Here It Comes: Judge Orders Wade Attorney to Testify About Fani

Alyssa Pointer/Pool Photo via AP

And it could come as early as this afternoon. After an in camera session with Terrence Bradley, Judge Scott McAfee ruled late last night that Nathan Wade's divorce attorney could not be shielded from testifying under a claim of attorney-client privilege. As a result, Bradley has to testify as to his personal knowledge about Wade's relationship wth Fani Willis.


And given how hard Wade and Bradley fought to prevent this, one can presume that Bradley's story will line up better with the cell-phone records than the story told by Wade and Willis under oath:

A judge has determined that Nathan Wade’s former law partner and divorce lawyer must tell the court what he knows about the special prosecutor’s relationship with District Attorney Fani Willis – a decision that could produce more bombshell testimony as defense attorneys seek to disqualify the DA from prosecuting the Fulton County election interference case.

Superior Court Judge Scott McAfee’s chambers notified attorneys in the case by email late Monday that certain communications Terrence Bradley had with Wade are not protected by attorney-client privilege, according to numerous people who read the email. Bradley could be compelled to testify as soon as Tuesday afternoon. McAfee’s decision followed a closed-door meeting between the judge and Bradley on Monday that lasted nearly an hour and 20 minutes.

As the Atlanta Journal-Constitution reminded its readers last night, defense attorneys in the Georgia v Trump et al RICO case already have one witness that testified that Wade and Willis were lying. Robin Yeartie put the start of their romantic relationship years earlier, in 2019, not 2022 during the case. If that's true -- and having 2000 phone calls and 12,000 text messages in the ten months prior to Willis' hiring of Wade and Wade's divorce filing makes that seem very likely -- then Wade's law partner probably knows it. 


And does Bradley really want to risk his law license by getting on the stand and contradicting that cell-phone data?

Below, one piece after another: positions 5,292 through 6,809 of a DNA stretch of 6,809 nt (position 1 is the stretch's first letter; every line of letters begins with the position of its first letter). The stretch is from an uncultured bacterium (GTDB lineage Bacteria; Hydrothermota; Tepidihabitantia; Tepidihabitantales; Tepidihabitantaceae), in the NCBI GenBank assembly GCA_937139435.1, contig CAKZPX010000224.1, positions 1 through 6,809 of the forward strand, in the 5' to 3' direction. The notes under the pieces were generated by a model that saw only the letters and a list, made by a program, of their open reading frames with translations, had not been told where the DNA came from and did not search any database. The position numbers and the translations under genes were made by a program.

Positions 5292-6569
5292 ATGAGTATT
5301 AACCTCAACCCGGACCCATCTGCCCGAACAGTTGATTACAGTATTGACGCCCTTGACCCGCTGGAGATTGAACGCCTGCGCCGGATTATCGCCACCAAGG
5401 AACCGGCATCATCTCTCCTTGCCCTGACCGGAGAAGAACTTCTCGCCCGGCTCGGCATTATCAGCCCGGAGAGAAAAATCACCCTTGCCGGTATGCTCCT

Assuming Bradley doesn't risk a contempt charge by refusing to testify, things look pretty bleak for Wade, and especially for Willis. Newsweek reached out to Gerg Germain, a law professor at Syracuse, for reaction to the news that Judge McAfee would reopen testimony in the disqualification hearing. That's, um, bad for the Fulton County DA, Germain told Newsweek:

"It seems that the court is considering removing the DA and special prosecutor, and may require that the prosecution be taken over by another DA office, due to the appearance of impropriety from the relationship and coverup, should the judge believe that the relationship predated the prosecution, or that the DA received financial benefits from the lucrative role she gave to the special prosecutor," Germain said.

Germain noted that, in addition, Willis faces possible perjury charges.

"Willis could certainly be charged with perjury if a prosecutor can prove that Willis knowingly lied under oath."

"The matter would have to be referred to a prosecutor (presumably from another DA office, or state or federal prosecutor) to bring the charges."

Germain noted that it wasn't too common for prosecutors to press charges for perjury when people lie about personal relationships. (Bill Clinton enters the chat here.) Germain thinks Willis has more risk of getting prosecuted for misappropriation of public funds, especially now that it seems clear that Willis hired her lover to benefit them both, when Wade had no experience prosecuting felonies, let alone complex RICO cases. But committing perjury to cover that up is material to both the RICO prosecution and any subsequent investigation into Willis' use of funds. It also tends to make Willis' novel RICO approach look more and more like a grift to transfer taxpayer money into Wade's wallet at the expense of Trump et al.


And, one assumes, the Georgia State Bar waits in the wings to deal with two attorneys who lied under oath. 

This decision seems to answer another question that has hung over the proceedings since the hearing. Critics of Judge McAfee wondered why he allowed Willis to performatively emote for most of a full afternoon on the stand, and then allowed her to call her father to testify on cash-hoarding. Some predicted that McAfee would back down or help Wilis get away with lying on the stand; I had thought that McAfee wanted to give her and Wade as much rope as they needed to hang themselves.

Refusing Bradley to claim privilege makes it look clear that McAfee isn't messing around. He may still not have made up his mind about what the truth is, but McAfee seems determined to get to it, and to get to it publicly

This decision and the cell-phone records have painted Wade and Willis into a corner. As I wrote last night in the headline, they may have a few hours left to call it quits and hope McAfee drops the matter. It may already be too late now, but retreat is really their only option at this point. 

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David Strom 8:16 PM | July 17, 2024